For girls and women, the menstrual cycle is the natural process that happens every month as the body prepares itself for pregnancy. During this time when the lining of the womb is being shed, it’s perfectly normal to experience some cramping pain in the lower abdomen. Occasionally, there may be some pain in the lower back and the top of your legs.
Nine out of every ten girls and women have pain around the time of their period. The good news is that there are plenty of ways to help ease period pain.
Menstrual pain is perfectly normal and usually felt in the lower part of the abdomen, and occasionally in the lower back and at the top of your legs.
The pain typically starts around the same time as menstrual bleeding or just before. It can last for around a day, although some may suffer for a couple of days. For many girls and women the pain can be tolerated, but sometimes the pain will be so severe that it stops them from going to school or work.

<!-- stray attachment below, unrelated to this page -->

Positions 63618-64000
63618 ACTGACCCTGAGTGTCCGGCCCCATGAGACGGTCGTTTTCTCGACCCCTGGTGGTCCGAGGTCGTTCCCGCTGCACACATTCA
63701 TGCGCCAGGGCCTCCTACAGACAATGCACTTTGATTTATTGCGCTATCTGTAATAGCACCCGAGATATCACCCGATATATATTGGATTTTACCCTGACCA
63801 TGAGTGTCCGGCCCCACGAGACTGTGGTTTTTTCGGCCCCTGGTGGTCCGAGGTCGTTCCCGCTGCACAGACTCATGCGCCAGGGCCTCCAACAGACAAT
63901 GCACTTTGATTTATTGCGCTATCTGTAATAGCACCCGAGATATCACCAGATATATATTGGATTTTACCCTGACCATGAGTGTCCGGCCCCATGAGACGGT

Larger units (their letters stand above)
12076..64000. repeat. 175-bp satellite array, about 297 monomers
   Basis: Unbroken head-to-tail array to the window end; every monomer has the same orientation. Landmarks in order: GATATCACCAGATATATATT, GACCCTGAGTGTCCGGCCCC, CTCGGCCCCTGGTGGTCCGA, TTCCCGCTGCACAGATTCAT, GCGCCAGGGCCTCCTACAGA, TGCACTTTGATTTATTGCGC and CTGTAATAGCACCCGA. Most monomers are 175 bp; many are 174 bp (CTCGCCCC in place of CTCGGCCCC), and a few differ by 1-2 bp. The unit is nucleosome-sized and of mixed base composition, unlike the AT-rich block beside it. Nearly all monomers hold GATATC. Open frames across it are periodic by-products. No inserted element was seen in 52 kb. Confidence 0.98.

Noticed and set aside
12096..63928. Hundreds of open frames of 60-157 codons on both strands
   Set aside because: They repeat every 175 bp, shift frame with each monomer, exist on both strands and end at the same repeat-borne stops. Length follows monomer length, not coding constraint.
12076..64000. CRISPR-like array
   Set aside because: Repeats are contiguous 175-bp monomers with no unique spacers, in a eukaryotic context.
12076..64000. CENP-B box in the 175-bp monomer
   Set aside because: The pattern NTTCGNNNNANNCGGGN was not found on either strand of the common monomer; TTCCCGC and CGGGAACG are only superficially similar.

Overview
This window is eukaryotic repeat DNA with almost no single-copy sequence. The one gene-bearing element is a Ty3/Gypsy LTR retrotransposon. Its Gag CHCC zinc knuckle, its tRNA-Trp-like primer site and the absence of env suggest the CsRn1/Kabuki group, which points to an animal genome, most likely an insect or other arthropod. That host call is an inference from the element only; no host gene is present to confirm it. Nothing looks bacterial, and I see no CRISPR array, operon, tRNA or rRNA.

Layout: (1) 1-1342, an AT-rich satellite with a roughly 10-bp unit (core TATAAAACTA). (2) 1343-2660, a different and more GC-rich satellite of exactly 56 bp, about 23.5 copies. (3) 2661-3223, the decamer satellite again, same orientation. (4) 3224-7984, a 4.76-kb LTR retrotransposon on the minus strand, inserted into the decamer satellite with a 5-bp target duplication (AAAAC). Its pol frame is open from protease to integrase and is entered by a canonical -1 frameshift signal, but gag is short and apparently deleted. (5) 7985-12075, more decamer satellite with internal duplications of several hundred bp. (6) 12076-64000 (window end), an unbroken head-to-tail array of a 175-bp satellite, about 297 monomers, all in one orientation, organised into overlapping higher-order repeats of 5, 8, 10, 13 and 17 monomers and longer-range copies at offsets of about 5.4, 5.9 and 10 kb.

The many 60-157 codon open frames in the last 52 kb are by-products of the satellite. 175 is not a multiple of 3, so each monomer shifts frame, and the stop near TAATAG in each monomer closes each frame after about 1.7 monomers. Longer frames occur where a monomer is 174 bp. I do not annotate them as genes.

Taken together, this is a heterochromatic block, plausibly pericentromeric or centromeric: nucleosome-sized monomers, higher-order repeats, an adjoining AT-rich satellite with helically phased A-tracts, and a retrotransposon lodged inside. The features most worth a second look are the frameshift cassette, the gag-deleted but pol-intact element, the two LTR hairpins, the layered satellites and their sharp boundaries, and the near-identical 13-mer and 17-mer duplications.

Here are a few tips to help ease the pain:
Applying heat to the abdomen can help ease menstrual pain. Try a heat patch or resting a hot water bottle on the lower abdomen.
There’s some evidence to suggest that exercise may help to reduce menstrual pain.
Some people use massage to ease their body aches and pains. Try massaging the painful area of the abdomen with gentle, circular motions.
For temporary pain relief, try over-the-counter pain relievers such as paracetamol, NSAIDs or aspirin. These have been shown to help relieve menstrual pain and research shows that medicines combining 500 mg of paracetamol plus 65 mg of caffeine are more effective for menstrual pain than paracetamol alone.
If you have any concerns about menstrual pain, seek your pharmacist or doctor for advice, especially if you experience any of the following:
- severe pain
- abdominal pain even when it’s not your menstrual period
- an abnormal discharge from the vagina, especially if it is thick or smelly
- a fever and low abdominal pain